A relaxed and happy sounding Georges St-Pierre called into Ariel Helwani’s MMA Hour show to discuss life and the possibility of a UFC return on Tuesday, and it sounds like he’s ready to fight again. Whether he and the UFC can come to terms on a deal to make that happen is another story altogether.
“There is three things in life that excite me,” he said during his phone interview. “There’s a woman of course, dinosaurs and the violence of the Octagon.”
We’re sure St-Pierre isn’t lacking in the women department, and he’s just kicked off a new show on the History channel about Dinosaurs called The Boneyard. So that leaves the violence of the Octagon as the only excitement he hasn’t been experiencing lately. So what’s keeping him from stepping back in the cage? The UFC’s uniform deal with Reebok.
“It changed a lot of things in my contract,” St-Pierre told Helwani. “We need to renegotiate maybe a new contract. I’m not allowed to wear my sponsors anymore, and I lose money. It depends how it’s gonna go down with the UFC. We’ll see what’s gonna happen.”
According to a Forbes article from 2013, Georges St-Pierre made nearly five million dollars per fight from the UFC, with an extra 1.5 million in sponsorship. But with the UFC’s Reebok deal barring fighters from promoting any sponsors in the cage or during fight week, it changes the economics of the situation. At this point with the agents he has, Pierre could be losing five million in sponsorship money alone. That’s money his managers probably want the UFC to make up for either partially or in full.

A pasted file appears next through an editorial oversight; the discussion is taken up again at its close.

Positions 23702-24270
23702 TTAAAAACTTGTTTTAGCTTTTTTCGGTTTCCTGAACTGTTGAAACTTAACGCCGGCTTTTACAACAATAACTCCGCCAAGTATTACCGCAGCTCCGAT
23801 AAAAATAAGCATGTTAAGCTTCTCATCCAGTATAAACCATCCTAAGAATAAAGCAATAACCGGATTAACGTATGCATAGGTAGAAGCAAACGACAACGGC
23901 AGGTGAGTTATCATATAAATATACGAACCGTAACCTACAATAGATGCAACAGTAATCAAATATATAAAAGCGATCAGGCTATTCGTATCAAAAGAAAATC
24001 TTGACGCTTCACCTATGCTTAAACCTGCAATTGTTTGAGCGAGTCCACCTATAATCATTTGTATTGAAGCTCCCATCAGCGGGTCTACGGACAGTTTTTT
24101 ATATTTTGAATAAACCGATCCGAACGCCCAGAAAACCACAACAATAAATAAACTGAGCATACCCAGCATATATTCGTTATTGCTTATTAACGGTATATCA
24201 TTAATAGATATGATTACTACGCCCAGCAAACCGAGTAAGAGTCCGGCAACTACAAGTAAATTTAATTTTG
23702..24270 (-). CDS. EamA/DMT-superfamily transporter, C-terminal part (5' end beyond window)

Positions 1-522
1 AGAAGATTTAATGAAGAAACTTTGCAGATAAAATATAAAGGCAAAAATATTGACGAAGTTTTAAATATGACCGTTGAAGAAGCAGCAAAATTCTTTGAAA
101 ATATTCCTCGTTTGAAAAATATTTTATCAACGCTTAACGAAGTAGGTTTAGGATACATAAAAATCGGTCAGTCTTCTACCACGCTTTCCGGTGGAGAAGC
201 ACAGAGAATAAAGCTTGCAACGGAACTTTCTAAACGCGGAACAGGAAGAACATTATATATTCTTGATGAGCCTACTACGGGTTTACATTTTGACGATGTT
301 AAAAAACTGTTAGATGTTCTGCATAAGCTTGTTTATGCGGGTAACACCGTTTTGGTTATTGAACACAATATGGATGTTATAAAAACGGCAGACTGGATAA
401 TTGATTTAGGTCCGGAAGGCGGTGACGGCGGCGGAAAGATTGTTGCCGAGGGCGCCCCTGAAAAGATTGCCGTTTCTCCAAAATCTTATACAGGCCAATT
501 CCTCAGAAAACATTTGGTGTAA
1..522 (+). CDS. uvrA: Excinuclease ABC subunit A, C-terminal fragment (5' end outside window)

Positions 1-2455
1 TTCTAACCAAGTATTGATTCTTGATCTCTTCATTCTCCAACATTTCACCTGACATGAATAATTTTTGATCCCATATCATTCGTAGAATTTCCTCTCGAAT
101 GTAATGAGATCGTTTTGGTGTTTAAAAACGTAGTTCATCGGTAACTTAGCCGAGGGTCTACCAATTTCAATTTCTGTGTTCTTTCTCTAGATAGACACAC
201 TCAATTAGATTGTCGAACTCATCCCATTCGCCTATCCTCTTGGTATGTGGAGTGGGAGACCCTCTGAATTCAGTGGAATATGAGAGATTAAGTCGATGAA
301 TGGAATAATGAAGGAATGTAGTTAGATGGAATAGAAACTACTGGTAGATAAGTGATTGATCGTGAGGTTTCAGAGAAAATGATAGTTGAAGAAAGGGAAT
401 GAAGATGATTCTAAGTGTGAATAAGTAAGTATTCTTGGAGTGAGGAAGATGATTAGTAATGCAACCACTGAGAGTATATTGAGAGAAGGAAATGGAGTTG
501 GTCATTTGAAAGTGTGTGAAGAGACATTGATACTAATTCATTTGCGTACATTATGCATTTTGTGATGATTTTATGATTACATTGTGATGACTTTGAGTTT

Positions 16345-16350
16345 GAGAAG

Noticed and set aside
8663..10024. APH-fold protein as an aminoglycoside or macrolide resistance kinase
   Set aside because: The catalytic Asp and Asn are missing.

It’s just another example of how the Reebok deal continues to hurt the UFC, fighters, and fans. The fighters relied on sponsors to fill the income gap when elusive UFC bonuses or title shots aren’t handed out. For many of them, they made more this way than in purse money. Years ago, Dana White used the large amounts of sponsorship money fighters could make to justify why the promotion payed so little. With the Reebok deal in place, the pay has remained the same, but the sponsorship money is gone.
And now it’s hurting the UFC, because they’re being forced to pony up the difference when major stars like Georges St-Pierre refuse to simply eat a multi-million dollar loss in their income. Or maybe they won’t, and us fans will be denied a chance to see Georges St-Pierre compete in several superfights before retiring for good.
That’s an awfully high price to pay for a uniform deal that has resulted in a homogenization of fighters and the destruction of a once thriving clothing and merchandise industry that supported the fighters. We can only hope the UFC is willing to put down the money to bring GSP back … and maybe while they’re at it they can ditch this Reebok deal that has caused nothing but problems for the sport since it came into effect.